At COP26 in Glasgow, Modi talked of four targets to be achieved by 2030. He said India would:
- Grow its non-fossil energy capacity to 500 gigawatts by 2030;
- Meet 50% of its energy requirements from renewable energy by 2030;
- Reduce the total projected carbon emissions by 1 billion tonnes till 2030; and
- Reduce the carbon intensity of its economy by less than 45%.
The fifth target announced at COP26 was India’s commitment to net zero by 2070. One of the key challenges according to WWF’s Padigala is the gap between resource availability and requirements, which poses a challenge in NDC implementation. “The availability of adequate and affordable finance remains a constraint in India’s climate actions,” he says. “India has so far largely met its requirements from domestic sources only. Along with finance, the transfer of appropriate technologies is also hampering NDC implementation.”
A recent setback is the EU’s announcement of a carbon tax, which is leaving India “slightly challenged”, joint secretary, Department of Commerce and Ministry of Commerce and Industry, Nidhi Mani Tripathi noted recently. The EU is introducing the Carbon Border Adjustment Mechanism (CBAM) from 1 October this year, which will translate into a 20-35% tax on select imports into the EU starting 1 January 2026.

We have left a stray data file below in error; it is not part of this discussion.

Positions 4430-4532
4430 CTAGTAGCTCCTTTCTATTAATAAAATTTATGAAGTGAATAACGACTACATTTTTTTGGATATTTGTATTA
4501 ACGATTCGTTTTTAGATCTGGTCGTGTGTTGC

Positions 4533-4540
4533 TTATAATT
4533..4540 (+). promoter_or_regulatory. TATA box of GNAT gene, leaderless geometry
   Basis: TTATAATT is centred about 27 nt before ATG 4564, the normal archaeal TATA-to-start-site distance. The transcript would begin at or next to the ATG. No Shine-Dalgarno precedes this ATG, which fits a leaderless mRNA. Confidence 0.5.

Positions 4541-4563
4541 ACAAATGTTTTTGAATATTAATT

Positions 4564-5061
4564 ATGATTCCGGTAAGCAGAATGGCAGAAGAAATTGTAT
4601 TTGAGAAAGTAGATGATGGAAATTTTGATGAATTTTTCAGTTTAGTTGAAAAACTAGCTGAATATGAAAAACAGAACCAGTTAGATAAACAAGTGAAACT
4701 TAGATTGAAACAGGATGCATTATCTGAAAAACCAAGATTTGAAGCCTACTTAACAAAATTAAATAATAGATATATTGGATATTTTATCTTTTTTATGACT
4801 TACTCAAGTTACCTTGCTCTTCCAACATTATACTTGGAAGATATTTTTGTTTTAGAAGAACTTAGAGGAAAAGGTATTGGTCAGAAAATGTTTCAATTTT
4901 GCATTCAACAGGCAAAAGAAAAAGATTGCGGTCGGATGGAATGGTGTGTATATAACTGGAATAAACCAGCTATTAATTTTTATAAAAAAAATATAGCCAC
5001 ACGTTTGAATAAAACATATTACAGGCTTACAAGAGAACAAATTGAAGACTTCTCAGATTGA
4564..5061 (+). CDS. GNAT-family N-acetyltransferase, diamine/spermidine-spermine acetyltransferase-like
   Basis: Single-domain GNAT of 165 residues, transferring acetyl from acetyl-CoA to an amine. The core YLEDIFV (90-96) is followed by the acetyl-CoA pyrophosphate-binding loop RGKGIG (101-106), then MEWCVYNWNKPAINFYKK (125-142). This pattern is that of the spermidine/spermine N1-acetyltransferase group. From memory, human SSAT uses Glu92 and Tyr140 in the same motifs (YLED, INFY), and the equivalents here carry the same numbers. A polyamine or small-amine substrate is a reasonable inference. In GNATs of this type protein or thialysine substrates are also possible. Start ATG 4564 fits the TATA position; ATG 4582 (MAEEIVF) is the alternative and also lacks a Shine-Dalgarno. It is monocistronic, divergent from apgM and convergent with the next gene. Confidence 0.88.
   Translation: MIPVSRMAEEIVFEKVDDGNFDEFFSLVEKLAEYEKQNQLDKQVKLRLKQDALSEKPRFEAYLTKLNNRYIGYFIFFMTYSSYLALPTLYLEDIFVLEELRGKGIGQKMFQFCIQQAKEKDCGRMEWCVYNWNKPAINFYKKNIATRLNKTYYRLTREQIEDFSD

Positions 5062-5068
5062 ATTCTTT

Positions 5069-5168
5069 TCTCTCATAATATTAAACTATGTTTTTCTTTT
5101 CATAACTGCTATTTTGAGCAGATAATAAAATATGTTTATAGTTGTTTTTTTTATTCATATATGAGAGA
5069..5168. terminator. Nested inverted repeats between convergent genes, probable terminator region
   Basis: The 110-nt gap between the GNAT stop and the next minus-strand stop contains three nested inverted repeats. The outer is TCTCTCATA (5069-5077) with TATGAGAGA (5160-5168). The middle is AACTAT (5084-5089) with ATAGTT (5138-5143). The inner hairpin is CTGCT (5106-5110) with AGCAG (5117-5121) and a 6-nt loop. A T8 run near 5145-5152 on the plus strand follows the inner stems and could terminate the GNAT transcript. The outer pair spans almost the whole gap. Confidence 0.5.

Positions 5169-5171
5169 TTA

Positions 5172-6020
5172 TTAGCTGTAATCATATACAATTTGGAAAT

To add to this challenge, WWF India’s Soundarajan says: “The country’s energy demand is expected to rise sharply over the next decade as the economy continues on its growth trajectory. India needs to develop a robust road map with a lot of ambitious sectoral actions, policy planning and interventions.”
Between September 2021 and April 2022, according to the OECD Green Recovery Database, the global budget of OECD countries allocated to environmentally positive measures was increased from USD677 billion to USD1 trillion, which accounts for nearly 33% of the total recovery spending announced since the beginning of the covid-19 pandemic. However, India has not yet prepared an action plan for its decarbonisation strategy.